I’m going to mother’s, and I’m keeping the ring.
Dot Warner, The Animaniacs
Five-year-old me had a blue record player. It was the type that looked like a plastic suitcase when closed.
From time to time, I would announce to my mother that I was running away.
As I had no actual luggage, I settled for the best approximation and left our apartment toting my record player as clear evidence I meant business.
My students do this from time to time.
“This is stupid,” they say. “I’m not going to do this.”
And then they look at me.
“What are you going to do with that?” their eyes challenge me.
Unfortunately they do not know my mother.
When I declared my independence and walked out the door, slamming it shut behind me, I would stand waiting at the other side.
Each time, I was certain my mother would throw open the door and rush out to find me, desperate at the thought of losing me.
She never did.
Eventually, I would slowly open open the door and slink back in – my mother reading a book or cleaning carrots as if nothing had happened.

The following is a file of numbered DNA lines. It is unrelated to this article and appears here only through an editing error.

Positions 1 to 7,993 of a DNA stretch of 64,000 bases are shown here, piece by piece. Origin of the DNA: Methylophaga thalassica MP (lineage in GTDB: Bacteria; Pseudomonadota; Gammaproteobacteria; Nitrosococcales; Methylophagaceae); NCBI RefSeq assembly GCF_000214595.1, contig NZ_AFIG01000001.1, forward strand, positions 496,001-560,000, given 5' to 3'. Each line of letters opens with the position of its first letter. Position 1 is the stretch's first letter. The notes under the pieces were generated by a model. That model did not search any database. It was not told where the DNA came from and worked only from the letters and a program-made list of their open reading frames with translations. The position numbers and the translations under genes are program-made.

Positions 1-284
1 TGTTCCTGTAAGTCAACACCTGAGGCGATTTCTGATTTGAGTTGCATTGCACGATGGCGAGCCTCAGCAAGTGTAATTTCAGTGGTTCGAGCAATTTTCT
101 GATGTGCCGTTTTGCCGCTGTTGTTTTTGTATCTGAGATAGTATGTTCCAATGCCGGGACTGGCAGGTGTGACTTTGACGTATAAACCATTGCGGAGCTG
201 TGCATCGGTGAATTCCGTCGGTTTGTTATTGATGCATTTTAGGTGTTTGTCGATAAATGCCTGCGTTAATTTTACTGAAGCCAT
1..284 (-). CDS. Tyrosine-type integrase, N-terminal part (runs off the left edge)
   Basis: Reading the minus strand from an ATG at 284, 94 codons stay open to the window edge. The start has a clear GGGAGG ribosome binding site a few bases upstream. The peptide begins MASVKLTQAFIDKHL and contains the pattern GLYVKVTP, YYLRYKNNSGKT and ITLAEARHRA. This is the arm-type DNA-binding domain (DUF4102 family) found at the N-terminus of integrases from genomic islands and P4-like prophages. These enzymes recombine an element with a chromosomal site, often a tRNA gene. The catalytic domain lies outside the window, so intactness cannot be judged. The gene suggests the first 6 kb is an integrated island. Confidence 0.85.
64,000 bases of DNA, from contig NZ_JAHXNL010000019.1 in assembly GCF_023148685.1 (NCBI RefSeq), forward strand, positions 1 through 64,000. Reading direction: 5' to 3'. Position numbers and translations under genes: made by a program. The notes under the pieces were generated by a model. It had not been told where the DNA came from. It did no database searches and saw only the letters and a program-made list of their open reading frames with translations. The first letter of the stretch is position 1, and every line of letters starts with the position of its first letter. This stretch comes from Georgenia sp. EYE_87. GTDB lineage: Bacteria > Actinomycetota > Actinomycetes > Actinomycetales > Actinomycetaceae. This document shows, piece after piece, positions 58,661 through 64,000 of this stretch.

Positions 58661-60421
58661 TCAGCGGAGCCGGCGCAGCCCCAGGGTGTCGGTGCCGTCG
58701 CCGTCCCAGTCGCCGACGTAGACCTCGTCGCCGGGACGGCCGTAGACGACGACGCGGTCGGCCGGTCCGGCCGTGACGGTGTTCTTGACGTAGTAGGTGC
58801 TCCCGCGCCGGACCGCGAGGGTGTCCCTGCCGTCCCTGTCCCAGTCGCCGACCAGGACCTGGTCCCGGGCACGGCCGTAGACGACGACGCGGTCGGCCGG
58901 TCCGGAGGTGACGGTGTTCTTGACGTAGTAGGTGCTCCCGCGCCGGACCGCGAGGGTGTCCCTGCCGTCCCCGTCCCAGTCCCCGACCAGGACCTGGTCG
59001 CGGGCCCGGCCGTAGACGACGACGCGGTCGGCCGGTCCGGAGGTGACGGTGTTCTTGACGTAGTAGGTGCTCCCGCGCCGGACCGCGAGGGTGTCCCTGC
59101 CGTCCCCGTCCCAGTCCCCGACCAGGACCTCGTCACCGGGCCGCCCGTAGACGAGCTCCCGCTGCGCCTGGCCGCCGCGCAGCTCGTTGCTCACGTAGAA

It infuriated me, but I never considered turning around to leave.
And so, when met with, “This is stupid!” or “I’m not going to do this!” I reply, “Okay,” and walk away.
They are testing the limits of community the way I was testing the limits of family. I must know enough in those moments to know their commitment to being a part is stronger than their commitment to being apart.
This scenario plays itself out in the adult world as well. Sometimes, we call it circling the wagons and shooting in. Others, we call it taking our toys and going home. Whatever the euphemism, the true test is not to opening the door and not to argue the assignment’s relative stupidity.
In those moments, the true test is acknowledging the right of the other to choose being a part or being apart.